Summary of the Report on Co2 Capture and Storage in Scotland by SCCS

This entry was posted by Saturday, 19 March, 2011
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Carbon capture, transport and storage (CCS) is a rapidly growing industry that offers environmental benefits and substantial business, employment and research opportunities for Scotland and the UK. In 2009, the report Opportunities for Co2 Storage around Scotland identified the size of these opportunities and key initiatives that need to be acted upon to move CCS forward in Scotland.  Government, industry and stakeholder organizations joined with Scottish Carbon Capture and Storage (SCCS) researchers in Scottish Carbon Capture and Storage study to progress some of the actions required to inform the deployment of the entire CCS chain in Scotland and the UK.

The study presents new insights on:

  • Path to deployable CCS technologies: This was explored and mapped out by the study members in July 2009. This path presents their view of the timescales and activities required to implement CCS in Scotland which, adopted together with other low-carbon technologies, will contribute to the national target of 80% reduction of greenhouse gas emissions by 2050.
  • Refining Scotland’s Co2 storage assets and assessing environmental impact: Scotland’s large North Sea saline aquifiers appear to offer substantially greater total capacity for long – term storage. To refine the estimated Co2 storage capacity a more detailed evaluation was undertaken of one of the ten saline aquifier sandstones shortlisted in 2009 report. Three areas of North Sea were examined as potentially suitable for further investigation; the Moray Firth, the Central North Sea and the Forth Approaches Basin.
  • Skills and Capacity Building: Prospective employment in Scotland and the UK, based on International energy projections of CCS projects worldwide, was presented to the Scottish Government and educators in September 2010 to inform future training needs.
  • Public Communication and Engagement for CCS Projects in Scotland: To inform developers of future CCS projects in Scotland key points were drawn from a review of previous practice on public engagement worldwide. The study provides tools for the design of an engagement strategy at the level of individual CCS projects.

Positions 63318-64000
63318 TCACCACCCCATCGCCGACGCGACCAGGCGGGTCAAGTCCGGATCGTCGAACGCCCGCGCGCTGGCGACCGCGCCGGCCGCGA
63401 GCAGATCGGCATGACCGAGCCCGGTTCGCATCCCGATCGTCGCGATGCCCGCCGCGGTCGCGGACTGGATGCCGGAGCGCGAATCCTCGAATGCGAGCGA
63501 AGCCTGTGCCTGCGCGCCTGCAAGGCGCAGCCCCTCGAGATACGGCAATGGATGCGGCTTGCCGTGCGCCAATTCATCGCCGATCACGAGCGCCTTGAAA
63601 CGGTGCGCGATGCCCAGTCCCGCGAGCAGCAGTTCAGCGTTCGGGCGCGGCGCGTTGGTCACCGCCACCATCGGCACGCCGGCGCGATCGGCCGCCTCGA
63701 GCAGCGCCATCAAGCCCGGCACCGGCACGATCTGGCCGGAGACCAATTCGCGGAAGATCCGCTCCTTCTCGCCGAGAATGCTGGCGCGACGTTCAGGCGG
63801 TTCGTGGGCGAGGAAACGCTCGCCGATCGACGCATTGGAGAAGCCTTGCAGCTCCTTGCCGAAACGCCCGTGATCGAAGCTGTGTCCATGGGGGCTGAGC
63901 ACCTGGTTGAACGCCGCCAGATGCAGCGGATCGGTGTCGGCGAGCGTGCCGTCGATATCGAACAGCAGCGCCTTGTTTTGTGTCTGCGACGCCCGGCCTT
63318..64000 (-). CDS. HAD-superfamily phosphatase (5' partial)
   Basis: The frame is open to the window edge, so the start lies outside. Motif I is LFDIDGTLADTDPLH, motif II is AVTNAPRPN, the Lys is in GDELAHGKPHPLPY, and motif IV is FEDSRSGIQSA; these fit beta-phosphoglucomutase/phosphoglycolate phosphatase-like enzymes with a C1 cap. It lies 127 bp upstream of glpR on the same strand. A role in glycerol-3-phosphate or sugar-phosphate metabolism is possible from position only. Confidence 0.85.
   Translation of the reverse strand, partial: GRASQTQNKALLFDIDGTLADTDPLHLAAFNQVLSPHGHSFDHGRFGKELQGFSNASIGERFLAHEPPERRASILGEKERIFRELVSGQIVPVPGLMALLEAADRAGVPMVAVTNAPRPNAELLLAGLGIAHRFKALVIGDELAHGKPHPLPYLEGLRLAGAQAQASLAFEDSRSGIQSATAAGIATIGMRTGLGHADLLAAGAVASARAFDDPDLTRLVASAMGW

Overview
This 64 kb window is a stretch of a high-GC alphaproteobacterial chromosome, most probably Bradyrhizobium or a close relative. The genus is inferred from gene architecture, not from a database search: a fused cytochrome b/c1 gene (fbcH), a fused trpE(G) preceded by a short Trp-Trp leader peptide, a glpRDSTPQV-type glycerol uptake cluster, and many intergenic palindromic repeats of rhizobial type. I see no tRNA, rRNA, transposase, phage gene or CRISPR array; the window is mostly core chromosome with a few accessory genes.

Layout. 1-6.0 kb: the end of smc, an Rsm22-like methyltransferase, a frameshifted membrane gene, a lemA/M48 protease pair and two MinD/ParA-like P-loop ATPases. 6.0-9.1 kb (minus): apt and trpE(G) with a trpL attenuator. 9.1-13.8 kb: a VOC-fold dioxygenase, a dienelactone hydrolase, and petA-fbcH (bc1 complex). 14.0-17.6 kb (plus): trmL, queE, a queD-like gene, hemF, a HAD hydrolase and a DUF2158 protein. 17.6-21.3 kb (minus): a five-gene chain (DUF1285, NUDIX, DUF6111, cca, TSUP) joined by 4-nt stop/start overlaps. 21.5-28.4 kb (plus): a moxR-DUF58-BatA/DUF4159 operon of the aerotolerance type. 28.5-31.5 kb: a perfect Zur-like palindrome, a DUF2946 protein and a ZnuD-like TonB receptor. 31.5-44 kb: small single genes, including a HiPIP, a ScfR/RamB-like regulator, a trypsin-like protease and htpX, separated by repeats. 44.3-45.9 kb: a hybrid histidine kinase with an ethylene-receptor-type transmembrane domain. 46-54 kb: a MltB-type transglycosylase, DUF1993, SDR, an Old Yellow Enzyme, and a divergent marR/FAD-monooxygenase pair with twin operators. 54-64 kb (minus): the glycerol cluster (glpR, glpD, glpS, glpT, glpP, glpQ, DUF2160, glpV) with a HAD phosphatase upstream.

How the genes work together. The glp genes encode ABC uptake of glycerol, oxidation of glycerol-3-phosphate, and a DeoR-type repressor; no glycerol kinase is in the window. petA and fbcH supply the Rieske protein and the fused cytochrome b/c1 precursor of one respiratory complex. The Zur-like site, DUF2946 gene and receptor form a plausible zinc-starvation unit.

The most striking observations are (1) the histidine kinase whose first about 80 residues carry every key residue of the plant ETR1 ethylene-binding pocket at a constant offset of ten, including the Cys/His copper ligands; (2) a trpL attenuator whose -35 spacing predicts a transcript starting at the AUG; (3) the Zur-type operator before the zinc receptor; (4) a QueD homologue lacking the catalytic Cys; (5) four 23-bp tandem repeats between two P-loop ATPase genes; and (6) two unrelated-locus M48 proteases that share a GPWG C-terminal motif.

The Key Conclusions of the Study are:

  • Scotland’s potential for a North Sea Carbon Storage industry is endorsed.
  • The European significance of Scotland’s Co2 storage resource, estimated in a basin – wide assessment in 2009, is supported by the more detailed evaluation of the Captain Sandstone, which has shown its estimated storage capacity is at least as large as previously calculated.
  • The Captain Sandstone alone could provide a feasible secure store able to hold 15 to 100 years of Co2 output from Scotland’s existing industrial point sources.
  • Offshore Carbon Storage can be implemented in accordance with existing environmental legislation.
  • CCS could create 13,000 jobs in Scotland by 2020, and increase in the following years, with a demand for a wide range of professional and craft skills.
  • The UK plc share of the worldwide CCS business is potentially worth more than £10 billion per year from around 2025, with the added value in the UK worth between £5 billion and £9.5 billion per year.
  • There are the best practice approaches to engaging the public and the study provides the tools to design and implement an effective engagement strategy. Public support will be essential if the environmental and economic benefits of CCS are to be realized.

Next steps along the path to CCS in Scotland:

Concerted and co-ordinated activities by Government, regulators, industry and academia in the two years since publication of the Opportunities for Co2 Storage around Scotland Report have contributed to the establishment and growth of a CCS industry in Scotland and the UK.

  • Further assessment and appraisal of the Captain Sandstone as a Co2 store is justified by the encouraging research results from this study.
  • The integrity of the rocks that seal the Captain Sandstone store must be demonstrated to the full satisfaction of regulators for a site to obtain a Co2 storage permit.
  • To fully realize the European – scale storage potential outlined in the opportunities for Co2 storage around Scotland report, additional North Sea Sandstones should be investigated alongside further detailed evaluation of the Captain Sandstone.
  • Further analysis of skills needs in the CCS industry is required and a review with government and its training agencies of actions is needed to identify additional skills requirements to maximize the economic benefit to Scotland and the UK.
  • The tools provided in this study should be used to design and implement a strategy for early public engagement and communication of CCS with the public and stakeholders in Scotland.

Scotland is committed in reducing 80% greenhouse gas emission by 2050. Scotland, UK and European Union ambitions are for CCS to be available as a low carbon deployment option for power generation and major industrial plants by 2020, via a programme of commercial – scale demonstration projects.

Fossil fuel electricity generation accounts for 41% of Scotland’s Co2 emissions. Scottish Government and Industry joined with SCCS researchers to assess options for CCS in Scotland in 2008. The Opportunities for Co2 storage around Scotland report was published in May 2009. It identified the annual Co2 output from Scotland’s three largest power stations and sites offshore Scotland with the potential for geological storage of Co2. Options for a network to transport Co2 from industrial sources to offshore stores, the economics, business risks, models and funding options were reviewed in this report.